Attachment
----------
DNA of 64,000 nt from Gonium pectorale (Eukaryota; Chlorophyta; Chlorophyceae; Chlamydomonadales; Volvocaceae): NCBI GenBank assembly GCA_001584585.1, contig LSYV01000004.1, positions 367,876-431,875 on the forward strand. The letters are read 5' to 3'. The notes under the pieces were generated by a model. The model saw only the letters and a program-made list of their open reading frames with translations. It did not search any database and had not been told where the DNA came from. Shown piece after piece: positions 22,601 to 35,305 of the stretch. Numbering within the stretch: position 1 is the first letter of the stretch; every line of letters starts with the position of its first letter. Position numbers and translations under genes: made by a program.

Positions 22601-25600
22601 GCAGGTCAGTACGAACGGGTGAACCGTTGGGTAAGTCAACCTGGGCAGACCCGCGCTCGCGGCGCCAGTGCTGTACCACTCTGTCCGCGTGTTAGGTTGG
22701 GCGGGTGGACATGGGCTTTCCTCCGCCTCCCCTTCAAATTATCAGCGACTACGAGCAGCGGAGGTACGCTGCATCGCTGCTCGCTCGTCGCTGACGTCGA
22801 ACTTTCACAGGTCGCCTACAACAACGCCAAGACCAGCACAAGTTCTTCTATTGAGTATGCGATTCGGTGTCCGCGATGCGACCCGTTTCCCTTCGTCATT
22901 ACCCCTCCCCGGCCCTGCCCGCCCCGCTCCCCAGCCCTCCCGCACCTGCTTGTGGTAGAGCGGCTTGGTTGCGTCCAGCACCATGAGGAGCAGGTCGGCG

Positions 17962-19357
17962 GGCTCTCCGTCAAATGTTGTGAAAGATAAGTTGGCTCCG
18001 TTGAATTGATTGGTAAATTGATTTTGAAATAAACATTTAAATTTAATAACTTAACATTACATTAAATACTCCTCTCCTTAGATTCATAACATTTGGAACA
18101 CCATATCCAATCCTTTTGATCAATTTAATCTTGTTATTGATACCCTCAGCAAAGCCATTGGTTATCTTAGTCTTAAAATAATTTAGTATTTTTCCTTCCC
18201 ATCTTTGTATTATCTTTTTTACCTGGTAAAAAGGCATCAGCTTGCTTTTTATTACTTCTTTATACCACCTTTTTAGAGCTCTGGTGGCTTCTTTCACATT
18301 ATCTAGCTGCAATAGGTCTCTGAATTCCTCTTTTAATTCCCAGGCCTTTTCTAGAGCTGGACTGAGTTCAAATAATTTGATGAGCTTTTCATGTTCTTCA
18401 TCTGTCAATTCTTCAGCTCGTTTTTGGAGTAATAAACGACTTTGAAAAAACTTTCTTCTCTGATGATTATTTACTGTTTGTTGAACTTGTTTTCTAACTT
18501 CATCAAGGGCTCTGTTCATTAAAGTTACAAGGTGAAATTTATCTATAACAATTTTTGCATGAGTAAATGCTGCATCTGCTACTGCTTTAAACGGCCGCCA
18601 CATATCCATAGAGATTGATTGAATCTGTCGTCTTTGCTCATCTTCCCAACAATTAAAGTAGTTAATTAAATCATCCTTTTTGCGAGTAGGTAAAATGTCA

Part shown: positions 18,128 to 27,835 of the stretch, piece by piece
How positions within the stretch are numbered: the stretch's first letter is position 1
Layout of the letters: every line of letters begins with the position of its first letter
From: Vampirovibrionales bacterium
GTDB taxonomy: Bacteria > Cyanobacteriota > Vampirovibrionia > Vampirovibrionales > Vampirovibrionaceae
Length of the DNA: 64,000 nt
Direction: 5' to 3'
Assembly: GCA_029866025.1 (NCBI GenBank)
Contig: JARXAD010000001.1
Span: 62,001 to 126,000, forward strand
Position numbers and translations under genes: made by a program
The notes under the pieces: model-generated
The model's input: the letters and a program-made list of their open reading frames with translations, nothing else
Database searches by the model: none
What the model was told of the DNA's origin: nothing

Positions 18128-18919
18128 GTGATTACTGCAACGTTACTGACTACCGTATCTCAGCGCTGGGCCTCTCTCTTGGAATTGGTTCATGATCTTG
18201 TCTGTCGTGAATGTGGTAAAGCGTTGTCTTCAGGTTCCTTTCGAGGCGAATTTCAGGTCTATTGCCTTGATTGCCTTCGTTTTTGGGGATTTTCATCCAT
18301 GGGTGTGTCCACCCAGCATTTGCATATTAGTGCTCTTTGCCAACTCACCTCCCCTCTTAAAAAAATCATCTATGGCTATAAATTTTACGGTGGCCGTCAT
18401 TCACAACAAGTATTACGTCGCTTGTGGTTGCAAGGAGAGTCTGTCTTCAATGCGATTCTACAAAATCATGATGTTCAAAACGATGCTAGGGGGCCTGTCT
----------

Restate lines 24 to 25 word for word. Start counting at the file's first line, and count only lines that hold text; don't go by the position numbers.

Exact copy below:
Contig: JARXAD010000001.1
Span: 62,001 to 126,000, forward strand